The Birth Control Patch is a square patch that sticks on the skin. Women need a new patch each week for three weeks. The fourth week no patch is used. It contains the same hormone-like drugs as contained in the birth control pill. The patch works to prevent pregnancy by releasing estrogen and progestin through the skin and into the bloodstream over a period of seven days.
This drug is not a barrier method of birth control and does not have the protection against STIs like condoms, the diaphragm or the cervical cap.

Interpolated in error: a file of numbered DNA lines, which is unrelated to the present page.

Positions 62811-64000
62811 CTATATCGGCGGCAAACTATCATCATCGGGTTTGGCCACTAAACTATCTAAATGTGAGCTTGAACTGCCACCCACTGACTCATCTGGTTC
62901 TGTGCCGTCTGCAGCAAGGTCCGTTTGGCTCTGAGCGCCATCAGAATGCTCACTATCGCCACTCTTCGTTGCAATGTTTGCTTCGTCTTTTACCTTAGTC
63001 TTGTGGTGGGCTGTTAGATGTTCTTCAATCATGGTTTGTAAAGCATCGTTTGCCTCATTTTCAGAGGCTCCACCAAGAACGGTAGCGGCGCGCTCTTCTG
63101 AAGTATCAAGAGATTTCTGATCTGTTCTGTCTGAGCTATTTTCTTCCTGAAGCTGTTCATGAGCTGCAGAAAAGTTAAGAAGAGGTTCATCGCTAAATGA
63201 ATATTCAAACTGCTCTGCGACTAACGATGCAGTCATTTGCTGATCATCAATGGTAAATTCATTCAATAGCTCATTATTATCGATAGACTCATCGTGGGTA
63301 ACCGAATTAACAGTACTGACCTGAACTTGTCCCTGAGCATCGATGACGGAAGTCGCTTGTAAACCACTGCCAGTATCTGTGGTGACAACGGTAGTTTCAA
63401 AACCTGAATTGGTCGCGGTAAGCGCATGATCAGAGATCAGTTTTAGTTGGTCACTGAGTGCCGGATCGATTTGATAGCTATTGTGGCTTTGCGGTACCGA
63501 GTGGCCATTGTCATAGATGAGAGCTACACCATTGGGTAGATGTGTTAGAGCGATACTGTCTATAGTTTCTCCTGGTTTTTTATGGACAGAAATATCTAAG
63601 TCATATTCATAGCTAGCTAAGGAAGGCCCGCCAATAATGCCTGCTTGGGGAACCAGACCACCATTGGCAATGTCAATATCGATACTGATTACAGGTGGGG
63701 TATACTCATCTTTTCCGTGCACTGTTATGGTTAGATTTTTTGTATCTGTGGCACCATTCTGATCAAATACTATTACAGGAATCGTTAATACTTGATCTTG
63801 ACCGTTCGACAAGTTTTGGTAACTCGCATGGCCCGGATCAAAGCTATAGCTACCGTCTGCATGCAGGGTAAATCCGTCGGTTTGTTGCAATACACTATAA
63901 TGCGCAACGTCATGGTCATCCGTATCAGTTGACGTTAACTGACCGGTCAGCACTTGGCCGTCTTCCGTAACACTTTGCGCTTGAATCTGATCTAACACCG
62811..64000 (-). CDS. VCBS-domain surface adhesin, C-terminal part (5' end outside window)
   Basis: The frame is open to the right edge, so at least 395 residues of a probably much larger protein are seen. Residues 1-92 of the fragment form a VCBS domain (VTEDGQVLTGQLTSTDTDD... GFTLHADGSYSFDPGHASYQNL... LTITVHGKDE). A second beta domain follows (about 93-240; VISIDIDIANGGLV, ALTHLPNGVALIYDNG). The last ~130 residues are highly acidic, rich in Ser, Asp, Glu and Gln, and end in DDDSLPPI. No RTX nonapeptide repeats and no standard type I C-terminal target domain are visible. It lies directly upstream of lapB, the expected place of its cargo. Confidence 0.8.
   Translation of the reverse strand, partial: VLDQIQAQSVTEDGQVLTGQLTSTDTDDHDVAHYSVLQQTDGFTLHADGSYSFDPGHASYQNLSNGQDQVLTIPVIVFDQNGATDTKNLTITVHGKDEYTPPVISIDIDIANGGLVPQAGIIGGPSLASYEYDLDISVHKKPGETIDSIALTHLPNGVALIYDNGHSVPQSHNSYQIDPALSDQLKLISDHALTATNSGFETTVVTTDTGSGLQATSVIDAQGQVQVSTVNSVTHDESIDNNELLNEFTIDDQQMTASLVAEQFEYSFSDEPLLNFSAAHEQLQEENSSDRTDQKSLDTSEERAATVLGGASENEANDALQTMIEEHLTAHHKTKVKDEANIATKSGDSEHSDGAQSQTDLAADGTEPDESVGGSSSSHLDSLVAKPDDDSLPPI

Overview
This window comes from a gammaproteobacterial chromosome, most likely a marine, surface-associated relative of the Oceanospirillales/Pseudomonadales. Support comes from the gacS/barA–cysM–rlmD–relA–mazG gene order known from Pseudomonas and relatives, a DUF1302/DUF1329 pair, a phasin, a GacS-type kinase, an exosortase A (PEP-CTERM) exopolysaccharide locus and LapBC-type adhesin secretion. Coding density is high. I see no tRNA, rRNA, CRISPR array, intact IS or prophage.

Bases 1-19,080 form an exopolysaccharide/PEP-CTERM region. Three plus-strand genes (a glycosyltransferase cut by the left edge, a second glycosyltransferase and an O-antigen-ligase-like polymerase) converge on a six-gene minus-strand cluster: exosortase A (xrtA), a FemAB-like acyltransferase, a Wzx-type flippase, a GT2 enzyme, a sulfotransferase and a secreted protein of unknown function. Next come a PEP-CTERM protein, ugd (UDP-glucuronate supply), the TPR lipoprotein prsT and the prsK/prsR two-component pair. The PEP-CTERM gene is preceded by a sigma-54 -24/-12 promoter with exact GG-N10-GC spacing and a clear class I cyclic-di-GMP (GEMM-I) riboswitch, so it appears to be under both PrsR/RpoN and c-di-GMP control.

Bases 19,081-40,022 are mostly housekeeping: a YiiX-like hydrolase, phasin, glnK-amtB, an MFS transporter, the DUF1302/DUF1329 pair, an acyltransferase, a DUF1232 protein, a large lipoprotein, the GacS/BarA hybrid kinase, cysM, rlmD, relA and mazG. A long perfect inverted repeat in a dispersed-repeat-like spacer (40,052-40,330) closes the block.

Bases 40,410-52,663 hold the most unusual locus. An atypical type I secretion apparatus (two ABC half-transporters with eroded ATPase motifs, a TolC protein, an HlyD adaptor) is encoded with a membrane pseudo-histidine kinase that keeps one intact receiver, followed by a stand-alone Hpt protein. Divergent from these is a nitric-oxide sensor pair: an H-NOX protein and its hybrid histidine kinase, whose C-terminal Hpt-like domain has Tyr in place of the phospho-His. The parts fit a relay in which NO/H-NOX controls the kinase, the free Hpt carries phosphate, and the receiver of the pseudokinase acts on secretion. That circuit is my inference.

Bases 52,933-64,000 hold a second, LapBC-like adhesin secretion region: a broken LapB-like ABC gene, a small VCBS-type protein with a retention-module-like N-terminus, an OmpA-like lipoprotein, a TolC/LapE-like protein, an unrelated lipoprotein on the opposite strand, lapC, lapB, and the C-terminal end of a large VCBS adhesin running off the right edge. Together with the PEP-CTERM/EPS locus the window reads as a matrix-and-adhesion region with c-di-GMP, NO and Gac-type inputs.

- Risks and side effects are greater than the pill.
- Exposure to greater amount of estrogen-like drugs
- Greater risk of blood clots
Women who want to use the pill but do not want to take a pill every day may want to consider this method; however, since the Ortha Evra Patch exposes a woman to greater amounts of estrogen-like drugs, she may want to reconsider this method. Although a woman can remove the patch at any time, the patch exposes a woman to a greater risk of blood clots.